Welcome visitor you can login or create an account.

17th Century English Facon Venise Wine Glass

Heading : Early English wine glass
Date : 1650-1675
Period : Charles I- Charles II
Origin : Most probably England
Colour : Clear
Bowl : Conical
Stem : Merese over a hollow shoulder and flattened ball knops
Foot : Conical and folded
Pontil : Snapped  
Glass Type : Soda-potash-lime
Size : 15.2cm tall with a 9.3cm rim and an 8.6cm foot
Condition : Excellent, no chips, cracks or restoration
Restoration : None
Weight : 99 grams

References :

 

This glass has been one of the most enjoyable pieces to research in many years. It has required two trips to London and extensive communications with museums and a gradual process of discovery.

 

This glass is in the facon venise but the large number of sooty inclusions within the glass (charcoal under 40x magnification) and small air bubbles in combination with the colour and had us believe that this was not Venetian from the outset.

 

 The glass has a greyish brown hue that you do not observe on any clear Venetian glasses from the 16th century onwards. We have compared this to all examples on display within the Victoria and Albert museum and the Museum of London and Ashmolean. Not one glass attributed to Venice has the same colour.  However, a couple of Dutch and English examples did. Venetian cristallo is much softer and whiter.

 

 The combination of conical bowl with trumpet foot is known upon some renaissance Venetian glasses from 1450 to 1600 but the stem structure of this glass is not that early, nor are the knops rib moulded as one would anticipate with Venetian glass. One down seven other possible European glass making centres to eliminate.

 

We have copies of some of the images created by John Greene for his letters to Morelli requesting glass to be made in specific styles. having obtained copies of he remainder we found explicit instruction for the base of the conical bowls to be flat, to be filled, one assumes to make them easier to clean. This certainly is the case with this glass. We did not find an example of Greene specifying trumpet feet on wine glasses other than a Roemer type.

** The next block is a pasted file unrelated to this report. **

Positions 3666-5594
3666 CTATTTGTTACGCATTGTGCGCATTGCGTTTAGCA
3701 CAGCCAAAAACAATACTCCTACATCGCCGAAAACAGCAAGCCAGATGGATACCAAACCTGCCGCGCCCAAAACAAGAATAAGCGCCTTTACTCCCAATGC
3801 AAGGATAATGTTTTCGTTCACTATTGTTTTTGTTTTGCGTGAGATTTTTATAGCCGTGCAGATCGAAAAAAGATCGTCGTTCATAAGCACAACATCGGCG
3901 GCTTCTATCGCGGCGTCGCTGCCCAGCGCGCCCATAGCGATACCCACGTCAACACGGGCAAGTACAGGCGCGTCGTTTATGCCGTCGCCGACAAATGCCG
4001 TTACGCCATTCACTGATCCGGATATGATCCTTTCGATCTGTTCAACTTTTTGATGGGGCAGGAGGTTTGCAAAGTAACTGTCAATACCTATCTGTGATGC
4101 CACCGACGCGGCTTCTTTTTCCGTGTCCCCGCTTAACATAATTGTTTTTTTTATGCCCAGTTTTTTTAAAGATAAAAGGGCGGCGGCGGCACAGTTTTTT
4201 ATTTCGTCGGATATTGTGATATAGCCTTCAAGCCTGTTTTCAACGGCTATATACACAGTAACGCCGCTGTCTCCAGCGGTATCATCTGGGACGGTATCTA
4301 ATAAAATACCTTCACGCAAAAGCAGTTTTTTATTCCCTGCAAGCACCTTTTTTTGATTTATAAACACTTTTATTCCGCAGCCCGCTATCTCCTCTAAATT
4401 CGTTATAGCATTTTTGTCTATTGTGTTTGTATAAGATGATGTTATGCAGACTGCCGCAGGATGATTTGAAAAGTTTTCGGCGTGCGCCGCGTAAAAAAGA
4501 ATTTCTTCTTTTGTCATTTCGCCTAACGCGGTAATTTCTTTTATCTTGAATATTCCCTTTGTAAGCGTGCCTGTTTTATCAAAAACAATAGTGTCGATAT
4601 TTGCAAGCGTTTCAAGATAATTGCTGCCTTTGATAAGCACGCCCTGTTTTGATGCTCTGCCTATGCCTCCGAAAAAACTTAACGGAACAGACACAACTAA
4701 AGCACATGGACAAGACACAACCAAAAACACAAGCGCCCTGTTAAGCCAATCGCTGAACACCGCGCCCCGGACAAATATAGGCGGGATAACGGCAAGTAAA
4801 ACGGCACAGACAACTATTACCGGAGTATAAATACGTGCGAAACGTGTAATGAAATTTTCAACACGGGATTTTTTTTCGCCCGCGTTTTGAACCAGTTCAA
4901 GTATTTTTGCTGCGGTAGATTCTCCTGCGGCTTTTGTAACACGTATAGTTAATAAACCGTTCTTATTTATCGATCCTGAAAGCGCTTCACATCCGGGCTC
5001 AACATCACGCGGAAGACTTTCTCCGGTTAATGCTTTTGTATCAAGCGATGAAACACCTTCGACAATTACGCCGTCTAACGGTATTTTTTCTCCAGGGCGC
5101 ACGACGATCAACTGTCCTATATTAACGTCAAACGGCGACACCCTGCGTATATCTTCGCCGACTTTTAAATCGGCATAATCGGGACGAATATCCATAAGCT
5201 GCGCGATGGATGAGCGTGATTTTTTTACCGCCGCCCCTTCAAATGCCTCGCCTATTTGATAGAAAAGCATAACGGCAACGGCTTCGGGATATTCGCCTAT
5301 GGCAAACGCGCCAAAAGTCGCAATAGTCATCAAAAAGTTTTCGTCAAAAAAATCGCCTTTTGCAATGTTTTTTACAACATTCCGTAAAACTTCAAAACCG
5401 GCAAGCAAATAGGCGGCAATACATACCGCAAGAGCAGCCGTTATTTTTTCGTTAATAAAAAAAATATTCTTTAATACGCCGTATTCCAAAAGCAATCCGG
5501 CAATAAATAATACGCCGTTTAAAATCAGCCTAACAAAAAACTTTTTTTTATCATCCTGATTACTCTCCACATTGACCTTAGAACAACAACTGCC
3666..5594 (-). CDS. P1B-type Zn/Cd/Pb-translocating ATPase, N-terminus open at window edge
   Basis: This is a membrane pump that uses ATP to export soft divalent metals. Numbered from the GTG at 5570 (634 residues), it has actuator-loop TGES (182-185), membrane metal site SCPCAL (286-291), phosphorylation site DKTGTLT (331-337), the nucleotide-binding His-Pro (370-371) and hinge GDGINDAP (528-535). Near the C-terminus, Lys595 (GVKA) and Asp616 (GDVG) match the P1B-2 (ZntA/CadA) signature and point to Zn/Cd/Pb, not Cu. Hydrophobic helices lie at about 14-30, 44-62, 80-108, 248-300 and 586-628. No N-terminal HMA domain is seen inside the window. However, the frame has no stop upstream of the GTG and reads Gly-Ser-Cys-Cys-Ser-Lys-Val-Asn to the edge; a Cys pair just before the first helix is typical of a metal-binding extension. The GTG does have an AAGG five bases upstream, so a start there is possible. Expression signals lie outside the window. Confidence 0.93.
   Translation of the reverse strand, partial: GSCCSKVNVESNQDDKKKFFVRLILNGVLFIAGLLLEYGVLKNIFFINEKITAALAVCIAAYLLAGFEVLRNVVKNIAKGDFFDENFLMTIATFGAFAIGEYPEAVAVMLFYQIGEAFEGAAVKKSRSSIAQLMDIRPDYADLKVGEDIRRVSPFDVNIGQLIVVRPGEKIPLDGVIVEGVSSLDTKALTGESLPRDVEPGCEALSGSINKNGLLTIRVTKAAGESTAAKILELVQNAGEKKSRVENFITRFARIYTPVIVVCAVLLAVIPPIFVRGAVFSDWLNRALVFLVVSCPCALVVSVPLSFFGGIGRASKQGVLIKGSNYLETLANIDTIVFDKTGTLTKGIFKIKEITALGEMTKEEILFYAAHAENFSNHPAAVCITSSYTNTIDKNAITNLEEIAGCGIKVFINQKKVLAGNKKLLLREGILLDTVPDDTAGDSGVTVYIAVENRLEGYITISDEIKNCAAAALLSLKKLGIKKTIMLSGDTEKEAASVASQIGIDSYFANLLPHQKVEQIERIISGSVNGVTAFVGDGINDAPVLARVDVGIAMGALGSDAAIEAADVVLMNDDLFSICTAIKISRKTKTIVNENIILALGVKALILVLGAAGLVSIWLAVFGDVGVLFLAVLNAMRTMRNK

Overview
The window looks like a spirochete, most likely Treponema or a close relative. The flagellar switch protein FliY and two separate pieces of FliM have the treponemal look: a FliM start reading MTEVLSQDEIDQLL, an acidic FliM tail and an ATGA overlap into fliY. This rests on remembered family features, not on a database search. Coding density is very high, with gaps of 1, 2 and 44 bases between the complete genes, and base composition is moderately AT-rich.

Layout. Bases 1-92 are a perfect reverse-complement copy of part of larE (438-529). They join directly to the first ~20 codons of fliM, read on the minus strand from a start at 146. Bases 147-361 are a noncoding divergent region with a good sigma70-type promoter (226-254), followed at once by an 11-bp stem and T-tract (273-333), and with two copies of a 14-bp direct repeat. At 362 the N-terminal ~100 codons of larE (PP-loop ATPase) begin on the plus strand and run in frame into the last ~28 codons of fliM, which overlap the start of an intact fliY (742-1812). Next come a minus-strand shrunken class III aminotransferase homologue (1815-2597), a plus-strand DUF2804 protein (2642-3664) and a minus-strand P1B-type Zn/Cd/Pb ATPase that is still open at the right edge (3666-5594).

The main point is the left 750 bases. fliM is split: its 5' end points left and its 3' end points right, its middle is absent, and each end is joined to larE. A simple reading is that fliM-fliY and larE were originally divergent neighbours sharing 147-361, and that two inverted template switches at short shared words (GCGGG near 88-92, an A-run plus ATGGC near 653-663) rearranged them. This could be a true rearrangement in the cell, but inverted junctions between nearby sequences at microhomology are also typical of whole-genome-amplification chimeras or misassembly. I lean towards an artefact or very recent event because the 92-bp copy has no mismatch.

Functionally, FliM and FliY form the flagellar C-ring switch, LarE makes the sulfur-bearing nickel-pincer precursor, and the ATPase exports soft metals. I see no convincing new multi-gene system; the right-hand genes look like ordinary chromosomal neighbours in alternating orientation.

An email with images and dimensions sent to a number of collections received the ideal response from The Corning museum, “We have an almost identical example”

 

https://www.cmog.org/artwork/wineglass-763?search=collection%3Ae684af0d9ed911821e918a9fc4371baa&page=39

 

This was extremely well received however we are not confident in the date they have given 1600-1625 is possible however we believe this to be a little later.

 

We have all seen the Verzilini  goblet London 1580 engraved by Anthony de Lysle

 

Note the trumpet foot being used on an “ English glass” as one would expect from a venetian emigre (via Antwerp.)

 

http://collections.vam.ac.uk/item/O5133/wine-glass-lysle-anthony-de/

 

Again we will all be familiar with Royal Oak goblet attributed to Buckingham in 1665 . This also has a trumpet foot, made in England at a time when the Venetian fashion was for flat of slightly conical feet.

 

 The hollow and complex knop structure will be observed on early English baluster glasses and this style was certainly specified by Green in his letters. We believe on balance this is contemporary with Greene.  We are however confident in the English attribution.

 

 

 

Write a review

Note: HTML is not translated!
    Bad           Good
Captcha
  • Product Code: 2017111331
  • Availability: Sold
  • £2,750.00

The Hoard Limited (scottishantiques.com ) © 2021 | Designed by Jarilo Design